Dr. Anthony Fauci, the government's top infectious disease expert, said Tuesday the US does not yet have the critical testing and tracing procedures needed to begin reopening the nation's economy, adding a dose of caution to increasingly optimistic projections from the White House. In an interview with the AP, Fauci said a May 1 target is "a bit overly optimistic" for many areas of the country. Any easing off the strict social-distancing rules in place in much of the country would have to occur on a "rolling" basis, not all at once, he said. Among Fauci's top concerns: that there will be new outbreaks in locations where social distancing has eased, but public health officials don't yet have the capabilities to rapidly test for the virus, isolate any new cases, and track down everyone that an infected person came into contact with.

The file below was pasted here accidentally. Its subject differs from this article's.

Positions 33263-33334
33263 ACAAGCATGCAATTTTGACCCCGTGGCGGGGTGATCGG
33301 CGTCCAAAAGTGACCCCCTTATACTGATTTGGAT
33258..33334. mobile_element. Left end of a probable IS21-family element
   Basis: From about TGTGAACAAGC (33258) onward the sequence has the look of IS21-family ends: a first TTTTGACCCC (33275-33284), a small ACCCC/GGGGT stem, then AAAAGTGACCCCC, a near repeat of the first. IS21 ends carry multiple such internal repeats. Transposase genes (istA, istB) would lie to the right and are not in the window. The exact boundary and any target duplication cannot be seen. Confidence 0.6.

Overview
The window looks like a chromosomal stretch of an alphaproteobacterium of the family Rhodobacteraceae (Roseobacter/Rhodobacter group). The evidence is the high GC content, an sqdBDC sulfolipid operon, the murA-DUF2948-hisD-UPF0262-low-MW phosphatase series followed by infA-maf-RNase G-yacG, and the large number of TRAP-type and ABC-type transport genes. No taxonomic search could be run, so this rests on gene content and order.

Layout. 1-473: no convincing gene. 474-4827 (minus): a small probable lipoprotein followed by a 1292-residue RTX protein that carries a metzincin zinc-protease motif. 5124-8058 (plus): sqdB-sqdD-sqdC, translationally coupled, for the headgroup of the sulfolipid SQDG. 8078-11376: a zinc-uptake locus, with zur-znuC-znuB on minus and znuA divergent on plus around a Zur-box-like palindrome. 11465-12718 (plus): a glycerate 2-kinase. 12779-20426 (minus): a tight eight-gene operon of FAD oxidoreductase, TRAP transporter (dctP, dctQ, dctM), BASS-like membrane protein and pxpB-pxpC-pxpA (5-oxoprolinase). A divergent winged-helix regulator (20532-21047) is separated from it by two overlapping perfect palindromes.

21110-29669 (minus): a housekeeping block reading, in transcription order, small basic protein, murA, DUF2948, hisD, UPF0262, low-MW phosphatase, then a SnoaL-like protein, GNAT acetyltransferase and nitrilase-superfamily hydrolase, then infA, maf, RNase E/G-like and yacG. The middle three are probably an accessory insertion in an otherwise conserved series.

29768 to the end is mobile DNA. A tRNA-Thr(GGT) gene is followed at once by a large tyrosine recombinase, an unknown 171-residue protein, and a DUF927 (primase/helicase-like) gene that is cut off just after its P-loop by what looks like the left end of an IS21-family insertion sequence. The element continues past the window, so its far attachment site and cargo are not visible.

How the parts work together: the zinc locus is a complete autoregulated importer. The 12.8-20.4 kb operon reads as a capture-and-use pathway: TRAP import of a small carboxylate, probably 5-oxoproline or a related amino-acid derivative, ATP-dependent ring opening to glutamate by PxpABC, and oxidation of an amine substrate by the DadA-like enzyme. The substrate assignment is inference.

At the same time Fauci is directing critical government research, he's also one of the administration’s leading spokespeople on the virus, spending hours each week by Trump’s side during his lengthy, daily White House briefings. Fauci said his public role is important but conceded that the duration of those briefings—Monday's ran for nearly two-and-a-half hours—was "really draining" and that doesn't even count preparation and waiting for it to start. "If I had been able to just make a few comments and then go to work, that would have really been much better," he said. "It isn't the idea of being there and answering questions, which I really think is important for the American public. It's the amount of time." (Read the full story to learn how Fauci spends his time outside of the White House briefing room.)